Hanford gives Tri-Cities a history like nowhere else. New WSU book series tell the tales

Children swim in the Columbia River at White Bluffs in 1925. The land now is part of the Hanford nuclear reservation.
Children swim in the Columbia River at White Bluffs in 1925. The land now is part of the Hanford nuclear reservation. Courtesy Department of Energy

A new series of Tri-City area history books has launched with the story of the people whose homes, land and businesses were seized for a secret wartime project in 1943.

The Hanford History Project at Washington State University Tri-Cities is using the oral histories it’s recorded as the basis of books that will tell the unusual history of the region as shaped by the Hanford nuclear reservation.

The first book — “Nowhere to Remember — Hanford, White Bluffs, and Richland to 1943” — will be featured at a launch party 5 to 7 p.m. Thursday at the visitor center for the Manhattan Project National Historical Park, 2000 Logston Blvd., Richland.

The three towns in the book’s title were centers for small farming communities, where irrigation and hard work made fruit orchards flourish.

“First time I ever tasted cherries or even seen a cherry tree was (in White Bluffs),” said Leatris Boehmer Reid in an interview for the book. “It was covered with orchards and alfalfa fields.”

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Washington State University Press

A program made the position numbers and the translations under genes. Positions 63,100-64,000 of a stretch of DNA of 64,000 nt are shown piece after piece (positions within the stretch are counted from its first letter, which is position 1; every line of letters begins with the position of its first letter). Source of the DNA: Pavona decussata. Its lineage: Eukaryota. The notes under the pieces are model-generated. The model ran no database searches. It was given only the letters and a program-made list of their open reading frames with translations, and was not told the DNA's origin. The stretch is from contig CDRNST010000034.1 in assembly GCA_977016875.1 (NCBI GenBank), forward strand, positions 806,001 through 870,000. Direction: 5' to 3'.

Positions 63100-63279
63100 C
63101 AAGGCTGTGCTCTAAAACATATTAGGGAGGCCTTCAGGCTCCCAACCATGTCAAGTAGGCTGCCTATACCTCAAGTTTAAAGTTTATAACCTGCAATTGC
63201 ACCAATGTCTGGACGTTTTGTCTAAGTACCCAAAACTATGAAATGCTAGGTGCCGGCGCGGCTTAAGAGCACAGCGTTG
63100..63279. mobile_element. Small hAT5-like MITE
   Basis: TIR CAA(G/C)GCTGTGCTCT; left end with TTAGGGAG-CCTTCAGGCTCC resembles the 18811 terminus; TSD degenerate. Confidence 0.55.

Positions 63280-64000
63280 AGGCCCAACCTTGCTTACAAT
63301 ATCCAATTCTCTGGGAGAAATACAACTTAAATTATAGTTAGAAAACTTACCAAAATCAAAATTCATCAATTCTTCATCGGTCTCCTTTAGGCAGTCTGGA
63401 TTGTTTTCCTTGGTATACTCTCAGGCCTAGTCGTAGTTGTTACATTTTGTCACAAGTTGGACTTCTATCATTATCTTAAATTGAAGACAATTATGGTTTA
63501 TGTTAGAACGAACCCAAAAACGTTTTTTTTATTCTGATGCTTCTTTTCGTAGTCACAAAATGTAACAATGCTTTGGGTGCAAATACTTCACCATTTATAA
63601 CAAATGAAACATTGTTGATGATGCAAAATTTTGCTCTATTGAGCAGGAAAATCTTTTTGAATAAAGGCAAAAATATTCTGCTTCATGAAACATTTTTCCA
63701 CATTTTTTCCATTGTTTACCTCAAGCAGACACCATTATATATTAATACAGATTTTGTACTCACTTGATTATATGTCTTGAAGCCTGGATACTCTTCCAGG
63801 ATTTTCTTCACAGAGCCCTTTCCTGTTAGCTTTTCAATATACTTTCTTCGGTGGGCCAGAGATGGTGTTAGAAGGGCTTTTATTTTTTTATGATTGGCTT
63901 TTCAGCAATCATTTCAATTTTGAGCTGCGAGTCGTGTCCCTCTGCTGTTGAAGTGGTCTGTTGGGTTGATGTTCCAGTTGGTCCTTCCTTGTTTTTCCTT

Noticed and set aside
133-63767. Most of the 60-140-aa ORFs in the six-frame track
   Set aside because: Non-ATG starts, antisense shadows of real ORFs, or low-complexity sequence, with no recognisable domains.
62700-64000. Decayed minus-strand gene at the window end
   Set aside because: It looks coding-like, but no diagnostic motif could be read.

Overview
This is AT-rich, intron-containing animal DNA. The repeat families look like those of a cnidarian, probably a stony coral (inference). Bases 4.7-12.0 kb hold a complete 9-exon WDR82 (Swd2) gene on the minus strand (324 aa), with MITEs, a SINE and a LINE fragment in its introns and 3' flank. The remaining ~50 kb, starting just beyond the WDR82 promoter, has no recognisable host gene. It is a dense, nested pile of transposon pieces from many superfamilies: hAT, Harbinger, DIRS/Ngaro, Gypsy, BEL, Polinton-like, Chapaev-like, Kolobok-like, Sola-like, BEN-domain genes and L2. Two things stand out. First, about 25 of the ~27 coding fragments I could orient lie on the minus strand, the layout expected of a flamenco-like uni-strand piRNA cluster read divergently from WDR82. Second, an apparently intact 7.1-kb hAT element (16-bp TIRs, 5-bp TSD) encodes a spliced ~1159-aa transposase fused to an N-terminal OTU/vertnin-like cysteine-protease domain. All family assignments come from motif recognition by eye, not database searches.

But the government forced the residents out when it took over more than 580 square miles of land on the Columbia River to build the industrial complex that would produce plutonium for atomic bombs, helping end World War II.

“Fruit farmers had to leave their crops on their trees,” Catherine Finley said. “And that was very hard on them. No future, no money ... they moved wherever they could get a place to live.”

The book, edited by Robert Bauman and Robert Franklin of the WSU Hanford History Project, was written to academic standards but uses oral histories to make the history more accessible.

Franklin covers the tight bonds among early residents, and Bauman tells the story of the removal of those who lived on the land.

Other writers relate the experiences of women who lived in the region in the early 20th century and look at transportation to root the local history in the larger context of the American West at the time.

The shell of Hanford High School still stands, 75 years after the federal government seized the communities of Hanford, White Bluffs and Richland during World War II. Tri-City Herald File

Next up in the series will be a book covering race and diversity, Franklin said.

It’s planned to cover African Americans at Hanford during WWII and during the civil rights movement in the Tri-Cities; WWII internment of Tri-Cities-area residents of Japanese descent; Native Americans and women.

Historians also are interested in covering the early Latino workers at Hanford.

The first book in the series can be purchased for $24.95 plus shipping costs from WSU Press at wsupress.wsu.edu.

Annette Cary; 509-582-1533; @HanfordNews